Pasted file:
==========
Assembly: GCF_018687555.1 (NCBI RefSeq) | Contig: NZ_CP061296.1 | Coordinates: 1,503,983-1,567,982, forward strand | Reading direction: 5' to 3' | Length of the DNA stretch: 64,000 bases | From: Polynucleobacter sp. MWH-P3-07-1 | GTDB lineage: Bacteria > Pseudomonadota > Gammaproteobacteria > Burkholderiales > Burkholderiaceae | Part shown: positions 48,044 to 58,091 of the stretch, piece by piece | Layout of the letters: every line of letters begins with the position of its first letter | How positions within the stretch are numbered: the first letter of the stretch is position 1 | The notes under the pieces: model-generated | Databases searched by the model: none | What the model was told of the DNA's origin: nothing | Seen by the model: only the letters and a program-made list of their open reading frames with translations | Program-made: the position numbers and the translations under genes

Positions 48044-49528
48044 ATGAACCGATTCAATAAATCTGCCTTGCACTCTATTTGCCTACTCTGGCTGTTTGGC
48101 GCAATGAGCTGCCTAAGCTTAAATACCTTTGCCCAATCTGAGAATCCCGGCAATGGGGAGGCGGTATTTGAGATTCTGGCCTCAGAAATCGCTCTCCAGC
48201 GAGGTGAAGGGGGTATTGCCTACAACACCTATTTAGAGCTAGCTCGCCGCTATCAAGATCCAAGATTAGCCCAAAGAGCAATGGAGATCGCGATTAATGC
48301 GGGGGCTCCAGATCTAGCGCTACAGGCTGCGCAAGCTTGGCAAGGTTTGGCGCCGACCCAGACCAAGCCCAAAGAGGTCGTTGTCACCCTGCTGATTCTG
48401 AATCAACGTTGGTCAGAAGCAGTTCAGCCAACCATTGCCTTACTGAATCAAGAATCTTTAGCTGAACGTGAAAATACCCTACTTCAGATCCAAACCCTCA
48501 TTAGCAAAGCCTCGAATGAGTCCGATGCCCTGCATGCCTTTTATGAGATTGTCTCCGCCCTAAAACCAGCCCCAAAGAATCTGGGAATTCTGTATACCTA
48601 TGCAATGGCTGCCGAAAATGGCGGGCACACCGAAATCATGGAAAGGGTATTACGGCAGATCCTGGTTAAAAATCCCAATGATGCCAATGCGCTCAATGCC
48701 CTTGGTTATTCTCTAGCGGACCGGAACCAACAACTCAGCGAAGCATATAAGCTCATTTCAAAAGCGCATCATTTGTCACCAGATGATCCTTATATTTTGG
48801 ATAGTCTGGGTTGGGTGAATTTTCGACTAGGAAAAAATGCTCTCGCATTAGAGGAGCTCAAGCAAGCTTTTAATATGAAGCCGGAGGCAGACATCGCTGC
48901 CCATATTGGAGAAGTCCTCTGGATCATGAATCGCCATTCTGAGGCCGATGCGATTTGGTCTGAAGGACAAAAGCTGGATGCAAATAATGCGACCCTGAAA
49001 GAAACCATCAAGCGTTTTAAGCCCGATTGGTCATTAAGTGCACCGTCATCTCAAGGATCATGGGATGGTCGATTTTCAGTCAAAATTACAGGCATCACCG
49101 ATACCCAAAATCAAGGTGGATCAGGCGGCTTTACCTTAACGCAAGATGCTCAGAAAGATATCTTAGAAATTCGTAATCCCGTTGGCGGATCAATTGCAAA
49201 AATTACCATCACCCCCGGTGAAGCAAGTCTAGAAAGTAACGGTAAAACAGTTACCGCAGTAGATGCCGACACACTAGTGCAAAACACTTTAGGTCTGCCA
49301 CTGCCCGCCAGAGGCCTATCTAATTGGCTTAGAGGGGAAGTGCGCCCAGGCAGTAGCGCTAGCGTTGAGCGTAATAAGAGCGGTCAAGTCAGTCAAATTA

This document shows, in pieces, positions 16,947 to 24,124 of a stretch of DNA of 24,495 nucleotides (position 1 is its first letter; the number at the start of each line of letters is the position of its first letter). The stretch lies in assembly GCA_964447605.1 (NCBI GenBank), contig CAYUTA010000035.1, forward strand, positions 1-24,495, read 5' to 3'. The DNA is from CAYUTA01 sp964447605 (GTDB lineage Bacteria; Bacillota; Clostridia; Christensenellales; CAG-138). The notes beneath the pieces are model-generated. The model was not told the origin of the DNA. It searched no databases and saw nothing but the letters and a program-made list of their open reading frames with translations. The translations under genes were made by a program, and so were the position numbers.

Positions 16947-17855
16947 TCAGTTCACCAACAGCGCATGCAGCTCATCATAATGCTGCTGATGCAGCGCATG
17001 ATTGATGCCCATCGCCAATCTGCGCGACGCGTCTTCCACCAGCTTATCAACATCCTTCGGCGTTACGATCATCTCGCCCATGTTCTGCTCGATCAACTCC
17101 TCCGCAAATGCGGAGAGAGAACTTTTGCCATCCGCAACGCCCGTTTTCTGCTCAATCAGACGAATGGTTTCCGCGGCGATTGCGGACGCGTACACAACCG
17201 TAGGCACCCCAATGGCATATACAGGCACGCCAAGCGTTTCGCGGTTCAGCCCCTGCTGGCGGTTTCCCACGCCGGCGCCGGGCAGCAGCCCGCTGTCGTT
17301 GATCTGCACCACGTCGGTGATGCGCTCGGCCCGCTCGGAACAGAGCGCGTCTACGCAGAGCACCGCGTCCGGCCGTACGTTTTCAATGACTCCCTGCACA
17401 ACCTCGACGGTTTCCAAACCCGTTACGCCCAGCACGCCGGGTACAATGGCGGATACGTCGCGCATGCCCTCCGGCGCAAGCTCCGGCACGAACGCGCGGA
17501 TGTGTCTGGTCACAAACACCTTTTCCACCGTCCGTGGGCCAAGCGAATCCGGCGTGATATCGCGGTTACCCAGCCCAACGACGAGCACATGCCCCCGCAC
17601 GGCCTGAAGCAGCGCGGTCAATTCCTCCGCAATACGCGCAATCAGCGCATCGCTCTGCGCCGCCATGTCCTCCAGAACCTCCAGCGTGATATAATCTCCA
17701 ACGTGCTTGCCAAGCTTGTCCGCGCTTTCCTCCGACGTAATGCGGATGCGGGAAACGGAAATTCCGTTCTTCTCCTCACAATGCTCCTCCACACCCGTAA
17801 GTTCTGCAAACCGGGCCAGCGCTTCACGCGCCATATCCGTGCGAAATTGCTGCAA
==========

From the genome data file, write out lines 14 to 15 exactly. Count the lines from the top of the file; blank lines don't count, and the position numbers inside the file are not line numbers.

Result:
49101 ATACCCAAAATCAAGGTGGATCAGGCGGCTTTACCTTAACGCAAGATGCTCAGAAAGATATCTTAGAAATTCGTAATCCCGTTGGCGGATCAATTGCAAA
49201 AATTACCATCACCCCCGGTGAAGCAAGTCTAGAAAGTAACGGTAAAACAGTTACCGCAGTAGATGCCGACACACTAGTGCAAAACACTTTAGGTCTGCCA